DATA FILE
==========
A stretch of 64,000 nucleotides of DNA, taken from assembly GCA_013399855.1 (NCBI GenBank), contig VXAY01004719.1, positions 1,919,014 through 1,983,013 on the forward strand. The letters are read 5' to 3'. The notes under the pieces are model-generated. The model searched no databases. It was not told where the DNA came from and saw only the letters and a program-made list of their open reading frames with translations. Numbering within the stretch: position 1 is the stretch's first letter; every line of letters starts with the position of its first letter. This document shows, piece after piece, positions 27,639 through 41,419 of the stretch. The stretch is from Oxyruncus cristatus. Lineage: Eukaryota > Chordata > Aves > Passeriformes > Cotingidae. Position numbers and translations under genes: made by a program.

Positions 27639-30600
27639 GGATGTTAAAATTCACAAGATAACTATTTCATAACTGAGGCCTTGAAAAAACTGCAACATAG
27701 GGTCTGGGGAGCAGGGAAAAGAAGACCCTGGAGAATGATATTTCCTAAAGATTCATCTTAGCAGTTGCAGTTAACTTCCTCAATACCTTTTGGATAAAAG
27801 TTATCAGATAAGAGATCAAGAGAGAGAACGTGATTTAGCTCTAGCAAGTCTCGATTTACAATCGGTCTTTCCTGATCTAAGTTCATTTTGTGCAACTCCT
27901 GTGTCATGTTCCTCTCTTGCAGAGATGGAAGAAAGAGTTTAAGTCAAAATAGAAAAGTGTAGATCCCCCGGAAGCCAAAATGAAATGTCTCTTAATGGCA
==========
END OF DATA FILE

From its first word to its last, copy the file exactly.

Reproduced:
A stretch of 64,000 nucleotides of DNA, taken from assembly GCA_013399855.1 (NCBI GenBank), contig VXAY01004719.1, positions 1,919,014 through 1,983,013 on the forward strand. The letters are read 5' to 3'. The notes under the pieces are model-generated. The model searched no databases. It was not told where the DNA came from and saw only the letters and a program-made list of their open reading frames with translations. Numbering within the stretch: position 1 is the stretch's first letter; every line of letters starts with the position of its first letter. This document shows, piece after piece, positions 27,639 through 41,419 of the stretch. The stretch is from Oxyruncus cristatus. Lineage: Eukaryota > Chordata > Aves > Passeriformes > Cotingidae. Position numbers and translations under genes: made by a program.

Positions 27639-30600
27639 GGATGTTAAAATTCACAAGATAACTATTTCATAACTGAGGCCTTGAAAAAACTGCAACATAG
27701 GGTCTGGGGAGCAGGGAAAAGAAGACCCTGGAGAATGATATTTCCTAAAGATTCATCTTAGCAGTTGCAGTTAACTTCCTCAATACCTTTTGGATAAAAG
27801 TTATCAGATAAGAGATCAAGAGAGAGAACGTGATTTAGCTCTAGCAAGTCTCGATTTACAATCGGTCTTTCCTGATCTAAGTTCATTTTGTGCAACTCCT
27901 GTGTCATGTTCCTCTCTTGCAGAGATGGAAGAAAGAGTTTAAGTCAAAATAGAAAAGTGTAGATCCCCCGGAAGCCAAAATGAAATGTCTCTTAATGGCA